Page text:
From the Editor’s Desk

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DeskRecently a talk by Mrs. Malek-Afagh Davudi, the widow of the former member of the National Spiritual Assembly of Iran, Prof ‘Ali-Murad Davudi, who disappeared on November 11, 1979, and is presumed killed, was published online (here).

It is not the objective of Iran Press Watch to publish inspiring stories — it is our task to thoroughly document the persecution of the Baha’is of Iran and to try to explain it to the world.  It is in pursuance of this second task that this editorial has come to be written.

Mrs. Davudi speaks in moving terms of her husband’s desire to sacrifice his life in order to bear witness to the greatness of the Baha’i cause.  In the West, such a level of commitment to a religion normally inspires either the dismissal one might give to a fanatic, or a shudder as one worries about how many lives this person intends to take with him.  Sacrifice for the sake of religion has come so far from its roots that rather than inspiring admiration, it evokes sneers or terror.

It therefore becomes our task at Iran Press Watch (IPW) to explain how it could be possible that a kind and highly rational person, such as Dr. Davudi and like many Baha’is over the course of the last 165 years, could possibly contemplate with joy the possibility of martyrdom — of sacrificing one’s life for this religion.

On one hand, sacrifice can be on any scale — the donation of a small coin can be a sacrifice; spending time with those less fortunate than oneself may be a sacrifice — what sacrifice requires of a person is that it entails giving up more than one would otherwise suppose one could “afford”.  It is a uniquely personal and subjective action — a decision as to what would be a donation which exceeds one’s comfort zone.

Different personalities may have widely differing capacities for such giving of themselves.  Those with the greatest capacity give everything they have — whether it is all their time, all their possessions, or their lives.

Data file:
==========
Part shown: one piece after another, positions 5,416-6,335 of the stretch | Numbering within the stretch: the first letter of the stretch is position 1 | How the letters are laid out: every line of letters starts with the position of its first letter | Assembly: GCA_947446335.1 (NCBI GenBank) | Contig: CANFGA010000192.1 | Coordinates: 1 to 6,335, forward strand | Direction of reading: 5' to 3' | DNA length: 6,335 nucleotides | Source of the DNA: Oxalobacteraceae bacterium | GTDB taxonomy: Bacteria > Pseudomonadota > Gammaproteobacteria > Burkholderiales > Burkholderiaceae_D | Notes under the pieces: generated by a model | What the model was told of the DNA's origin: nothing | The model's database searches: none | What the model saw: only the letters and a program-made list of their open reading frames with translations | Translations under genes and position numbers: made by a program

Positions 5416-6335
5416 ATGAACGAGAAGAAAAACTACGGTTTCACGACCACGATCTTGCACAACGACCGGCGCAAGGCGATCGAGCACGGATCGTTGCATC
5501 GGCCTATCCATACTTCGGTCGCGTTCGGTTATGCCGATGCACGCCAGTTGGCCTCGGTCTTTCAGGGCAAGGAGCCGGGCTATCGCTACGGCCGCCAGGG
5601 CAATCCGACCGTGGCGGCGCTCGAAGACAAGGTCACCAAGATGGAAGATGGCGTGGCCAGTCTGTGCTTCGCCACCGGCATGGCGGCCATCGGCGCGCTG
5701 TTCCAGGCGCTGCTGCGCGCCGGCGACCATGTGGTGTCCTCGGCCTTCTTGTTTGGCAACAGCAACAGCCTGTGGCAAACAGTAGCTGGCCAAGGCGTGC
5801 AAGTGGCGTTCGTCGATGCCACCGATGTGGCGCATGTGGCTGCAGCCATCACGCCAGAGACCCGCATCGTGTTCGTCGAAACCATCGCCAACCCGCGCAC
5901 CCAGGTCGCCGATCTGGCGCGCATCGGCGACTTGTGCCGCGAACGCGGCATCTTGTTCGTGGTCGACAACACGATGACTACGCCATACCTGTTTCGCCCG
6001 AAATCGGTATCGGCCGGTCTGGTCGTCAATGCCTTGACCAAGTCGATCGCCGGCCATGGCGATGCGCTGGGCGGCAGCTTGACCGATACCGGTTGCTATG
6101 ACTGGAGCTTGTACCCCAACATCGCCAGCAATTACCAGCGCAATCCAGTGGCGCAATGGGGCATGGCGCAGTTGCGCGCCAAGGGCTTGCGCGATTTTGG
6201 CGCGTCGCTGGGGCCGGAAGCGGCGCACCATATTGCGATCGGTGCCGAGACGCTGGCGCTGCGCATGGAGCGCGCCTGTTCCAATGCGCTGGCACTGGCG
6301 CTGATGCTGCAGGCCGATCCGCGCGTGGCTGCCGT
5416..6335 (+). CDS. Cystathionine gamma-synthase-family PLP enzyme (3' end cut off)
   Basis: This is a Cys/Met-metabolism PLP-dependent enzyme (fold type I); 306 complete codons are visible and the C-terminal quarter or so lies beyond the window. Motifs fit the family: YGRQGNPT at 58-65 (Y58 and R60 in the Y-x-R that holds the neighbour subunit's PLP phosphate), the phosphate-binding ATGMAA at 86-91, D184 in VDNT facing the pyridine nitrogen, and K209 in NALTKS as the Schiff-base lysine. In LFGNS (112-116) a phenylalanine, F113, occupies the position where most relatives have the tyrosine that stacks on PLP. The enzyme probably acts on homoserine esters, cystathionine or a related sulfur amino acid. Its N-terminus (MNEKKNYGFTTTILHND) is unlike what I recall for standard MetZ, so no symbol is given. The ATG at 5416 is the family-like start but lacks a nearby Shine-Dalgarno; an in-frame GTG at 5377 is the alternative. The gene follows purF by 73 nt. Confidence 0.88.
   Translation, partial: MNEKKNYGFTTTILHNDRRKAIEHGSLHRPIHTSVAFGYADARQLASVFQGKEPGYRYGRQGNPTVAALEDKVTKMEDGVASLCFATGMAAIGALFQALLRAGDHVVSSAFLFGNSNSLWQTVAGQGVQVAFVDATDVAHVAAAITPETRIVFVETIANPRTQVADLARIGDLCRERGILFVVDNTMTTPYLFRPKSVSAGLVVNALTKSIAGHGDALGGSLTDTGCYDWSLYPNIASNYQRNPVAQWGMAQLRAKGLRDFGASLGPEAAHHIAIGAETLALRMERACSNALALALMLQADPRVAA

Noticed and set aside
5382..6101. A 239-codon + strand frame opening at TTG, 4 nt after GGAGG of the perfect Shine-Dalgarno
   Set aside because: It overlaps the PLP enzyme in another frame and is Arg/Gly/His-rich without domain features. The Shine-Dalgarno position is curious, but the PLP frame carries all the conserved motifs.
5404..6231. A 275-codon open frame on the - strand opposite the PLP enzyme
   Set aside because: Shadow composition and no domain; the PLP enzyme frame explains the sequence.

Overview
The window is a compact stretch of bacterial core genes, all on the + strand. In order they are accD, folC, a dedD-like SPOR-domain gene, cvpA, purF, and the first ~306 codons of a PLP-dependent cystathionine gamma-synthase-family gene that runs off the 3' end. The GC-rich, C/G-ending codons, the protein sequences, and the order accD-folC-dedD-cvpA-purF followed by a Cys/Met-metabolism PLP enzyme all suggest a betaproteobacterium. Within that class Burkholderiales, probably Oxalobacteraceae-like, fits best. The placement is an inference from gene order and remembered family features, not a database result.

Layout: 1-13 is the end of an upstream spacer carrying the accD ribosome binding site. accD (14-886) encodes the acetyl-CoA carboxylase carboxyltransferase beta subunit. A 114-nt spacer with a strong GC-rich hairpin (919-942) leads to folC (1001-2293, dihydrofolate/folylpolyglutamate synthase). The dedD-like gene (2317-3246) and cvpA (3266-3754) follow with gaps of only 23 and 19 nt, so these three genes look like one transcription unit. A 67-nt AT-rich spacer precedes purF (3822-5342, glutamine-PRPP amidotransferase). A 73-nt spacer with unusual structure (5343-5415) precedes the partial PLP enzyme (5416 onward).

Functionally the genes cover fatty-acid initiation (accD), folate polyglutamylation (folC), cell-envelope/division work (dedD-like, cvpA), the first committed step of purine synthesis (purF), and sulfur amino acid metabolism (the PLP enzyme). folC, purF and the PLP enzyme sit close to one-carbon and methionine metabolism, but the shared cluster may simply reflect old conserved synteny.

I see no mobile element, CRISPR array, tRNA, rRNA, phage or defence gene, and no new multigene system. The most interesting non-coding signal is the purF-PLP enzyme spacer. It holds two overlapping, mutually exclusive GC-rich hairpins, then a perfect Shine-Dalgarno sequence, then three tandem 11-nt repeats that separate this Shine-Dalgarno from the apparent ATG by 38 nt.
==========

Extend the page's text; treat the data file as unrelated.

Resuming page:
At the same time, it is important to look at the cause for which someone gives such a gift.  Giving to a cause which is negative, or worthless, or giving for no reason — this may be the mark of a psychological problem — but giving to help people attain a worthwhile goal is considered to be noble.  The goals of the Baha’i faith are to unite humankind, to bring about world peace, to solve the world’s problems through spiritual solutions — the most noble of goals.  Anyone who donates to such a cause brings honor to himself, to his family, his community — even to his nation — even if his nation does not yet consider these goals to be useful.

Moreover, how one gives is important.  A splashy gift which is intended only to bring attention to oneself is mere self-aggrandizement.  A gift which purports to promote the religion of God, but which  harms another soul has nothing to do with real religion — hurting others is the antithesis of true religion.  A true gift of the spirit must be one which is offered humbly, with peace in one’s heart and only the goal of helping others in mind.

Dr. Davudi’s sacrifice encompassed all these criteria of the nature of true sacrifice.  He had no intention to promote himself — he only and simply did what he thought was the right thing to do — he adhered to his religious beliefs, he defended his beliefs in writing and in speech, and if anyone asked him about his beliefs, he freely informed them to the best of his considerable ability.  Yet Dr. Davudi lived in a time and place in which this simple, humble, peaceful way of existence was condemned by those who ruled the country in which he lived.  His mere existence was a continuous irritant to the ruling clerics; his freedom in defending his faith from attack attracted their ill-will, and eventually brought about the end of his life.

What more perfect sacrifice could there be?  Yet also, what more rational way of life could he have led?  One is reminded of the Socratic example of a simple well-examined life, which by its existence threatens the existing stultifying order.

There should be no threat to anyone from admiring such a life — nor from admiring the way in which such a person so nobly met his death — with his eyes open and clear, an inspiration to his wife and his community, but also an inspiration to anyone who aspires to live well according to deeply-held principles of peace, non-violence, and unity.

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2 Responses

  1. sb

    August 13, 2009 11:46 am

    This is a needful, timely essay. Though the values of self-sacrifice may seem to have been forgotten in the West, never doubt that there are many Baha’is in Europe and the Americas who envy the ability of the Iranian and Egyptian Baha’is to bear witness to their glorious Faith. A careful study of the lives of Iranian Bahai’s like Prof. Davudi recalls the ageless truth by which the world is redirected to the path of God, which is a path of clear justice and joyful unity. Sincere belief is not fanaticism; it is a guiding light. When such a light shines in darkness as did Prof. Davudi’s, it is an example and inspiration to us all.

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